The Bluff Great House is a unique Ancestral Puebloan ruin that tells the tale of a distinct regional community and its relationship to the twelfth-century Native American cultural center located in present-day Chaco Canyon. This site helps archaeologists piece together the links between native cliff dwellers, the local elite, and a larger trade network. Yet the true form of the house and connections to Chacoan culture have been obscured by episodes of remodeling during its use and by erosion over time.
Today, the Bluff Great House is a large rubble mound measuring fifty meters long, twenty-eight meters wide, and almost four meters high. It was built between 1075 and 1150 in at least two stages, and remodeled intermittently over the course of the next century until it was finally abandoned by about 1250. The western part of the structure, built of single-coursed, scabbled masonry, seems to have been constructed at a different time than the eastern part, which is built of core-and-veneer and compound masonry. It was three or four stories high, and somewhat rectangular in form, with at least four intramural or blocked-in kivas grouped along the front (south) side. Oriented almost exactly east-west, the bearing of the rear wall lines up with the autumnal equinox.
The Bluff Great House establishes continuity between the many ruins tucked deep into the area’s surrounding sandstone cliffs; excavations reveal that the Great House was the ceremonial focus for these small satellite communities. Evidence of feasting at the Great House, as well as a lack of evidence for certain domestic activities, suggest that the Bluff Great House was not a typical Puebloan residence. Catherine Cameron, an archaeologist at the University of Colorado who has worked extensively on the excavation of the site, has found evidence to suggest that the handful of people who lived here were probably the social elite. Artifacts recovered from the site demonstrate remarkable interactions between other neighboring cultures including the Mesa Verde, Kayenta, and Fremont societies.
Although the site had been occupied since at least 500, it is believed that the Great House was built by people who had recently migrated to the northern San Juan from areas to the south (including regions surrounding Chaco Canyon). The site has a great kiva and a berm, which was probably also built by these migrants. The Bluff Great House is connected to the contemporaneous Chaco culture by a number of architectural features typical of outlying canyon great houses: large rooms; planned, symmetrical layouts; enclosed kivas; and core-and-veneer masonry. The eastern portion of the Great House is most “Chaco-like” and was at least two stories tall, although in some places it may have been up to four stories high. Three of the four kivas on site are found in this eastern section of the Great House but only one has internal features that link it with Chaco-style construction. The other two kivas have features that are typical of the local, northern San Juan type.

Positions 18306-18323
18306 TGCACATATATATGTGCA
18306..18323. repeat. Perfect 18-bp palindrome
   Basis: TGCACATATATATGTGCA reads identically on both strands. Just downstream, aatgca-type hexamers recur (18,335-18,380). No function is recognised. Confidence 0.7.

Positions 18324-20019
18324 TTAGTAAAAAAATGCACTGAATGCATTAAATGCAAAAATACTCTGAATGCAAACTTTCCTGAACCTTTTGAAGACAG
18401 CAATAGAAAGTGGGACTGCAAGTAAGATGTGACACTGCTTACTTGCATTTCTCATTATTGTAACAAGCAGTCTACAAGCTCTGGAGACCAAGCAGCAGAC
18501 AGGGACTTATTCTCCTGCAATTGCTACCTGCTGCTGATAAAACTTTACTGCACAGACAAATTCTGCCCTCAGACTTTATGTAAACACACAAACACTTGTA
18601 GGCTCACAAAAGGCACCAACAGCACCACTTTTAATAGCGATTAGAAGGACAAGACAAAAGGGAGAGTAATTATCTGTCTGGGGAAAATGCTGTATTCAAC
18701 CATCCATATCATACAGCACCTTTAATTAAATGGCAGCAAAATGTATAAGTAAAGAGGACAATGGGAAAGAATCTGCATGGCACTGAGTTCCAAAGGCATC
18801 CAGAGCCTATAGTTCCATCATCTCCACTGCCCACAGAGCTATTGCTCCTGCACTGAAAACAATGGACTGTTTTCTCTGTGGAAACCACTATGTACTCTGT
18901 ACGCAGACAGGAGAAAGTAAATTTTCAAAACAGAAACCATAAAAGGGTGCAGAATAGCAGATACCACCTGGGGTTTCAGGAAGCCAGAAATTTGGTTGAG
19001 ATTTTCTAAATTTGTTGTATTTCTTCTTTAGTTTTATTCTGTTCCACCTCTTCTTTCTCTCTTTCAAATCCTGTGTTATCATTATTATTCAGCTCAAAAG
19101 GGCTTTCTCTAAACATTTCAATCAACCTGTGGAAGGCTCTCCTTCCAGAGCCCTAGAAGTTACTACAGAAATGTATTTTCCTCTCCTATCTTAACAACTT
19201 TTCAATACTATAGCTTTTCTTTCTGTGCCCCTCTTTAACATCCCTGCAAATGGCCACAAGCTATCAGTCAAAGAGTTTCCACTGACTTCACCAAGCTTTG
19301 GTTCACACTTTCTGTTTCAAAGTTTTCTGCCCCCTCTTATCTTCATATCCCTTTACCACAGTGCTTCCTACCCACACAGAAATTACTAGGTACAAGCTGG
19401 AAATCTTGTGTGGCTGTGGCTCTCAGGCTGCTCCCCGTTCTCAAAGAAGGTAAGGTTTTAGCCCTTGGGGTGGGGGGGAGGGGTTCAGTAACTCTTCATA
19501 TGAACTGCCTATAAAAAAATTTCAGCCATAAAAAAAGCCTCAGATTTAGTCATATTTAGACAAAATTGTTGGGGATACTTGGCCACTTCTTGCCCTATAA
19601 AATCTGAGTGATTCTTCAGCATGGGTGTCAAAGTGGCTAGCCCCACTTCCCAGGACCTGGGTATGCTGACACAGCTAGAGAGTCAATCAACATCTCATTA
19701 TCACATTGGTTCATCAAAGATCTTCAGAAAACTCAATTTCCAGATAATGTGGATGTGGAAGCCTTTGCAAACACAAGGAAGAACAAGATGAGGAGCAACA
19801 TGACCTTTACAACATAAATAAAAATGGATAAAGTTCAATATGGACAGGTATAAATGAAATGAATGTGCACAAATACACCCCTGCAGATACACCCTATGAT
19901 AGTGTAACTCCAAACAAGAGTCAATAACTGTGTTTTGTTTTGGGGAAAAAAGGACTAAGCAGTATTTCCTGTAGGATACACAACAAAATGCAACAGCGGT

Chaco builders are well known for moving earth and modifying the landscape below and around their great houses. Archaeological evidence suggests that the original Bluff Great House builders leveled the construction site before building; the floors of the three excavated rooms along the rear of the site are within a few centimeters of the same depth. The leveling of the site produced the construction materials from which the Great House was shaped. This is unusual for northern San Juan builders but typical of Chaco-era builders.
There are more than forty similar great houses strung across the Northern San Juan region. Together these confirm the far-reaching influence of Chacoan culture. The Bluff Great House is one of the most impressive sites in this regional system and shows that the Chacoan people exerted some level of political and ceremonial influence, if not direct control, over the Northern San Juan for as many as seventy-five years during the late eleventh and early twelfth centuries.
Cameron, Catherine. Chaco and After in the Northern San Juan: Excavations at the Bluff Great House. Tucson: University of Arizona Press, 2009.
Cameron, Catherine. “Sacred Earthen Architecture in the Northern Southwest: The Bluff Great House Berm.” American Antiquity 67, no. 4 (2002): 677-695.
Geib, Phil R. “Earthen Architecture at the Bluff Great House Site in SE Utah.” Journal of Field Archaeology 32, no. 4 (2002): 339-352.